Chinese Church Voices from 2016
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Theological books and resources from the West are widely available in China today and have become increasingly popular. What the Chinese church lacks, however, are books written by Chinese pastors and theologians. In the article below, originally published in Gospel Times, a pastor gives his thoughts on why Chinese pastors don’t write books.
Because of the growing popularity of Christmas in China, this season provides individual Christians and churches numerous opportunities for outreach. In this article, originally posted on at Gospel Times, a pastor reminds believers of the need to make room in their hearts for Christ as they prepare for Christmas.
Many Christians in China today are seeking to be salt and light in their communities and in society. But what does that look like? In the translated article below, originally posted on the mainland site Christian Times, the author summarizes a talk given by a pastor in Henan Province on the topic of being salt and light.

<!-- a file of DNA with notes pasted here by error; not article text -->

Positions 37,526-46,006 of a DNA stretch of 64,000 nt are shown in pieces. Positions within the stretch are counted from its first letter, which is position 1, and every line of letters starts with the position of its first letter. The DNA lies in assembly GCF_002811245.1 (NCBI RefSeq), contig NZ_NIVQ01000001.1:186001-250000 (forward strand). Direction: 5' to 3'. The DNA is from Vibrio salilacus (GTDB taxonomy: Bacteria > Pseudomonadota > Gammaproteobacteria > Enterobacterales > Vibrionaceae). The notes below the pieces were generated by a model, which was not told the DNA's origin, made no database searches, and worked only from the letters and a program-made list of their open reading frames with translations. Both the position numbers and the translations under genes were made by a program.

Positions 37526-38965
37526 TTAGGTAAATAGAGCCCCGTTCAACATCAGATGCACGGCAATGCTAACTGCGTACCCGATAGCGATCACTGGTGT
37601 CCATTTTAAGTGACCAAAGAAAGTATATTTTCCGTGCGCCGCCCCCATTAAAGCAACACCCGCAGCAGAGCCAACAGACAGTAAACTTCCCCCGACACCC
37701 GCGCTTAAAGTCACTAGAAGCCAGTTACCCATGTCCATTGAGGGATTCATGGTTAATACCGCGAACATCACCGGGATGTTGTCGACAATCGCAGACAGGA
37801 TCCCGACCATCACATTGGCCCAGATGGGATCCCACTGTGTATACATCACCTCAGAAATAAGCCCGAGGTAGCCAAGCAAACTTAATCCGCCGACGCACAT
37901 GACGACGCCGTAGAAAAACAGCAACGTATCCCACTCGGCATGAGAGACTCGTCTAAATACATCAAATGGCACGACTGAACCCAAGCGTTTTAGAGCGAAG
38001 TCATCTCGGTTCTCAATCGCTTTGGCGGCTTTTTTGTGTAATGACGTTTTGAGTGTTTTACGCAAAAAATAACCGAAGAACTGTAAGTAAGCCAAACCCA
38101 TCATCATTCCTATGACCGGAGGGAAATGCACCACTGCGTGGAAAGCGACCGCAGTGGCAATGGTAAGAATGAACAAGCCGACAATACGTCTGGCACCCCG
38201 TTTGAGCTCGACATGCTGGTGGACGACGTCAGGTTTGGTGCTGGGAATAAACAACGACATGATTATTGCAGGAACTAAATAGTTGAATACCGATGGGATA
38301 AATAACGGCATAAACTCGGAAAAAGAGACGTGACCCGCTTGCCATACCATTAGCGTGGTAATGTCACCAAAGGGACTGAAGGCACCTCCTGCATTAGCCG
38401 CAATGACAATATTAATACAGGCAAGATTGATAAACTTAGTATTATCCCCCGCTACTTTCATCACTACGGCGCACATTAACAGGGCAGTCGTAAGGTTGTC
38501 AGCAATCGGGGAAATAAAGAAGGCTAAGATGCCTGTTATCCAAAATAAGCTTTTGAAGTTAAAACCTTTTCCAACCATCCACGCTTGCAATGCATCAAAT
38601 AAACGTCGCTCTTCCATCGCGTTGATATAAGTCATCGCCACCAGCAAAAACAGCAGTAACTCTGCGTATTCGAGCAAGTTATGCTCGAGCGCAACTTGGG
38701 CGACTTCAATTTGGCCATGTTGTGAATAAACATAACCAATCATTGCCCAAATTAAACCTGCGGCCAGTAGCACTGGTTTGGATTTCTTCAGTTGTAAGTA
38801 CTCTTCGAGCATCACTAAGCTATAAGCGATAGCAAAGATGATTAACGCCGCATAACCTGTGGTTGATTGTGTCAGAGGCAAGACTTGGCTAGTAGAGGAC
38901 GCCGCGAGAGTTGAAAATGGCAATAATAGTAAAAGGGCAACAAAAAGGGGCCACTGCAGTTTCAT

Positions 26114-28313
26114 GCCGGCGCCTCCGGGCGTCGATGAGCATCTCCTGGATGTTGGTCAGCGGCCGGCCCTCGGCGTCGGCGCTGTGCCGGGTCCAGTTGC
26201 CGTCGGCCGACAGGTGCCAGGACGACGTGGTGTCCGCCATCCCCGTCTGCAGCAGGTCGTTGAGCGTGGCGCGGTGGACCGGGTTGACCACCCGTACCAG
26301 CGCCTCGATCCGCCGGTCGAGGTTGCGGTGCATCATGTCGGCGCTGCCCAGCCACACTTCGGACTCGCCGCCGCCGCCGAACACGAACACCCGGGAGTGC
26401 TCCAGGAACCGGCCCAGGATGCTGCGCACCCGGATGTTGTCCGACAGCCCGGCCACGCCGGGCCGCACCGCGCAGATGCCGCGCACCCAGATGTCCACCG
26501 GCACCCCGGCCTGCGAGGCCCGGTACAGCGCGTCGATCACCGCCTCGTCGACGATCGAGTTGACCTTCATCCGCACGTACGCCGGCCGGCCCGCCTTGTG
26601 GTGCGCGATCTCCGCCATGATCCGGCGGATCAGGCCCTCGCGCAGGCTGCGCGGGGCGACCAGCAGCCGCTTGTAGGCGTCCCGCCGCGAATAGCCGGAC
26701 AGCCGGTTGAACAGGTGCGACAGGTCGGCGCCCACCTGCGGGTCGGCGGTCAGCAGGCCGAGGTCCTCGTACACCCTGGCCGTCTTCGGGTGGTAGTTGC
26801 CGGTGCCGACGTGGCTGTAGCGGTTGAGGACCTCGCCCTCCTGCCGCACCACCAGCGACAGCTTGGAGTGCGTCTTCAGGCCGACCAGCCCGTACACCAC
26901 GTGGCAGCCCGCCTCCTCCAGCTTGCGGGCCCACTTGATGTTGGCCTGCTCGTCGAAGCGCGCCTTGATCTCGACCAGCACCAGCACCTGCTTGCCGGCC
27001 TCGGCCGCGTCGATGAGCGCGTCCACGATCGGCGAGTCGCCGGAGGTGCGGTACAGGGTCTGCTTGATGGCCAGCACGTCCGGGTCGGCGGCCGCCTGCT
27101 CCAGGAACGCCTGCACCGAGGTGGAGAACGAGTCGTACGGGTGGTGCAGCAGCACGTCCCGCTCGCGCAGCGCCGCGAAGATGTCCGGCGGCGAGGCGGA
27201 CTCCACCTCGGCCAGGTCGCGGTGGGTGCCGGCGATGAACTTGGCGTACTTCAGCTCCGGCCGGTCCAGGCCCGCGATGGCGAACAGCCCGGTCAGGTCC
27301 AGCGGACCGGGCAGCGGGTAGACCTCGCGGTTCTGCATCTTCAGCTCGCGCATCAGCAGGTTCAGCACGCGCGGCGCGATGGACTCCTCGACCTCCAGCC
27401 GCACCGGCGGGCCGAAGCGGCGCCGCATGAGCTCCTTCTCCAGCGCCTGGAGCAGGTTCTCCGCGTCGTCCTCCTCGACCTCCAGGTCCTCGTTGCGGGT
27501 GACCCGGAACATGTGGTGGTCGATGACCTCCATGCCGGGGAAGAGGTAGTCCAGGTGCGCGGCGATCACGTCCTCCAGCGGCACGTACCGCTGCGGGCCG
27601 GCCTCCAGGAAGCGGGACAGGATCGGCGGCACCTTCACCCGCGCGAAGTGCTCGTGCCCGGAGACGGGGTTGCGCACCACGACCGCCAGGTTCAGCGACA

Eunice Moe Brock was born in 1917 in Hebei Province; her parents were American missionaries. She later spent her early years in Liaocheng, Shandong Province. She left in the 1930s but returned to Liaocheng in the 1990s to the land that she loved. She lived in Liaocheng until she died in 2013. Shortly before she passed away, CCTV aired a story about her on the nightly news broadcast.
The public WeChat account called Window of Christ’s Grace (基督恩典之窗) recently posted about a story about the broadcast and how inspiring it was to see a story about a Christian on national television. The writer reflects on the importance of Christians living lives that bring honor to God.
As China has become more prosperous, it has also become more open to outside influences. This is true of the church as well. In recent years prosperity theology has been gaining influence, mainly through the translated books and resources of Joyce Meyer and Joel Osteen. In this article, originally published in the Gospel Times, the author (a pastor) reflects on why this teaching is attractive to many in China.